2. T-cell Receptors
T-cell-receptor(TCR)-mediated recognition of β-cell autoantigens is a central step in the diabetes pathogenesis, at both the triggering and the effector phases. Thus, blocking TCRs provides another strategy for treating diabetes. Such approaches may comprise the use of agents including, but not limited to: TCRαβ antibody, CD3 antibody, Vβ8 antibody. These agents and related compounds are contemplated in combination with a glucokinase modulator in treating diabetes and other glycemic disorders.
3. MHC Molecules
Peptides of β-cells are presented to T cells in the context of MHC molecules. Thus, administration of either class I or class-II specific antibodies may be provided in conjunction with a glucokinase modulator of the present invention for the treatment of diabetes and other glycemic disorders. Such molecules include but are not limited to anti-class-I, anti-class-II, Class I, I-A, I-E, antibodies.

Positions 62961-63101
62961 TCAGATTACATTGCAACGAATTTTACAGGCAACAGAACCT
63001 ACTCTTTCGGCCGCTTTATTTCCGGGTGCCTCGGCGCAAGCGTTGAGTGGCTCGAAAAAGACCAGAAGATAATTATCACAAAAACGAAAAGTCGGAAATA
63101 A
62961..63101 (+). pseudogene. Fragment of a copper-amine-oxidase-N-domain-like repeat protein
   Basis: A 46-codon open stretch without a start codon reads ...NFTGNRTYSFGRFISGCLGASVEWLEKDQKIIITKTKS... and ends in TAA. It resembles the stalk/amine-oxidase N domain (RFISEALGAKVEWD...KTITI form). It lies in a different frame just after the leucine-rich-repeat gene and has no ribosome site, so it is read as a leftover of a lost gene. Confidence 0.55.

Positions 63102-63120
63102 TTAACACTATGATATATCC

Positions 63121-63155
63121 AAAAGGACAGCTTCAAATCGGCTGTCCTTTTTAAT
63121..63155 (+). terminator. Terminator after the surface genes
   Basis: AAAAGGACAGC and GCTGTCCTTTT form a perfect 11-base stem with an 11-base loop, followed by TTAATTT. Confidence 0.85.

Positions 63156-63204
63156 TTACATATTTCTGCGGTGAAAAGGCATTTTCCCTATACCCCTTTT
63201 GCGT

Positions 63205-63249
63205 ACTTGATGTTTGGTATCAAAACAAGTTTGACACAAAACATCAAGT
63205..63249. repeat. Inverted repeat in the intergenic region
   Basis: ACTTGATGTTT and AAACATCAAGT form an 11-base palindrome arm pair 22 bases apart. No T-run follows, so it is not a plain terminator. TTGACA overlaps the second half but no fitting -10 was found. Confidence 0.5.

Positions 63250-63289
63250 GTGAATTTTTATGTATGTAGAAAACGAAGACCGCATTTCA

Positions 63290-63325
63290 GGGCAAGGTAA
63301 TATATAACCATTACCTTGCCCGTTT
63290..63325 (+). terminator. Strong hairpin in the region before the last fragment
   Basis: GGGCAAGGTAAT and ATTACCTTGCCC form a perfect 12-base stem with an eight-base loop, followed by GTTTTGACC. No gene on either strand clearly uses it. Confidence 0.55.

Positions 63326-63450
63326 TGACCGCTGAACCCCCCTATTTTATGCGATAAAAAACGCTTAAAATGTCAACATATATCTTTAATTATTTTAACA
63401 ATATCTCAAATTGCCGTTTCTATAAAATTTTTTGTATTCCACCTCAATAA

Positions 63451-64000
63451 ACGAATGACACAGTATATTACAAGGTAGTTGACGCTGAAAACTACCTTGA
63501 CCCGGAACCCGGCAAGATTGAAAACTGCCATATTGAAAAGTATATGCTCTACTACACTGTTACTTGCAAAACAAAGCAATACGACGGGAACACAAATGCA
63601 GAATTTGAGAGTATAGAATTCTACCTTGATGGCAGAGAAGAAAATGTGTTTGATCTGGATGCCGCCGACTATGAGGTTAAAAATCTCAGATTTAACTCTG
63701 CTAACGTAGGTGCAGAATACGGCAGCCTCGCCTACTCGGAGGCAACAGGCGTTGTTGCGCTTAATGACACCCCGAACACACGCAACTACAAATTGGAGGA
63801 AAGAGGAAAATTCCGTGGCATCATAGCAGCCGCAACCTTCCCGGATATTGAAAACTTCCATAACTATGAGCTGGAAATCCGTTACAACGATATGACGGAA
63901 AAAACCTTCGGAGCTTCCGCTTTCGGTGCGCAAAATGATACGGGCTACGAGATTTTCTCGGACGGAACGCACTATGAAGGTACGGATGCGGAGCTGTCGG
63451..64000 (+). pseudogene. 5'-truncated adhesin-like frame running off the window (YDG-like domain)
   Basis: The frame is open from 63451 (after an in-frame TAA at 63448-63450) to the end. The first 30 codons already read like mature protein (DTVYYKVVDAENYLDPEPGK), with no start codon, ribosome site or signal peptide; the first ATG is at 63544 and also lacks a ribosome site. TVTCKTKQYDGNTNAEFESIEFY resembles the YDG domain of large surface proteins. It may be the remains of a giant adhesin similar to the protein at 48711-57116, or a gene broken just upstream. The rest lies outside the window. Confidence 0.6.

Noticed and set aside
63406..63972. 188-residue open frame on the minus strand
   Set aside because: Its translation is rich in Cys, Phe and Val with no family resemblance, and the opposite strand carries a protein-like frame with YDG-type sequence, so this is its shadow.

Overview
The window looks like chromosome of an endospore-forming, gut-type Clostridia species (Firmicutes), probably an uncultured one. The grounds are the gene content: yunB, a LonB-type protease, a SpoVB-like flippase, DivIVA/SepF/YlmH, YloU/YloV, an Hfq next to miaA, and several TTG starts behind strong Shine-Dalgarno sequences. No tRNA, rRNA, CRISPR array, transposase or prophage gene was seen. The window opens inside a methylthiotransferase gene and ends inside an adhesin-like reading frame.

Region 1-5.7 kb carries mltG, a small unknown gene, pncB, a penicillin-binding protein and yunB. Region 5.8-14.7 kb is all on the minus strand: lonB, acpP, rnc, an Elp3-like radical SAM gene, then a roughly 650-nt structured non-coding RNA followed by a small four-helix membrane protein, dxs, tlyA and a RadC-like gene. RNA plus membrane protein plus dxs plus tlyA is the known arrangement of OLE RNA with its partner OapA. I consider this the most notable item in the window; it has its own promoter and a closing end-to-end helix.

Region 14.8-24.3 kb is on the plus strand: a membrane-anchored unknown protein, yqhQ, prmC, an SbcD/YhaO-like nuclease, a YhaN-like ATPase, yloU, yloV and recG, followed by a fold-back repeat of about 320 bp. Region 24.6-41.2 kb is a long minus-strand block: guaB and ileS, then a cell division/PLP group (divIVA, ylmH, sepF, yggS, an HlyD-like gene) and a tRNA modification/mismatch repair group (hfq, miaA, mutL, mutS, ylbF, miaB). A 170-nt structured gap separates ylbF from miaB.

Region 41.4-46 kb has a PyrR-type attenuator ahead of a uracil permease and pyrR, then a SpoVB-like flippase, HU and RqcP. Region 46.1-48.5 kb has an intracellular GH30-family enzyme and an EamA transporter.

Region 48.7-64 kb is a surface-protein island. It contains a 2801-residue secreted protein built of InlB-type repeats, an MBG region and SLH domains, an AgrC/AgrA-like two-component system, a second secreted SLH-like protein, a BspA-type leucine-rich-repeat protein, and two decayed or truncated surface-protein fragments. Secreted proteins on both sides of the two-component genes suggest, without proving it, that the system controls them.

4. Costimulation and Adhesion Molecules
The activation of autoreactive T cells specific to β-cells antigens involves a number of costimulation and adhesion molecules. Thus, the present invention contemplates the use of such costimulation and adhesion molecules in combination with a glucokinase modulator(s) of the present invention in treating diabetes and other glycemic disorders. Such costimulation and adhesion molecules include but are limited to: anti-CD28, CTLA-4-Ig fusion protein, anti-B7.2, anti-CD40L, anti-ICAM-1, soluble ICAM-1, anti-Mac, and anti-LFA-1.
5. Cytokine Blockade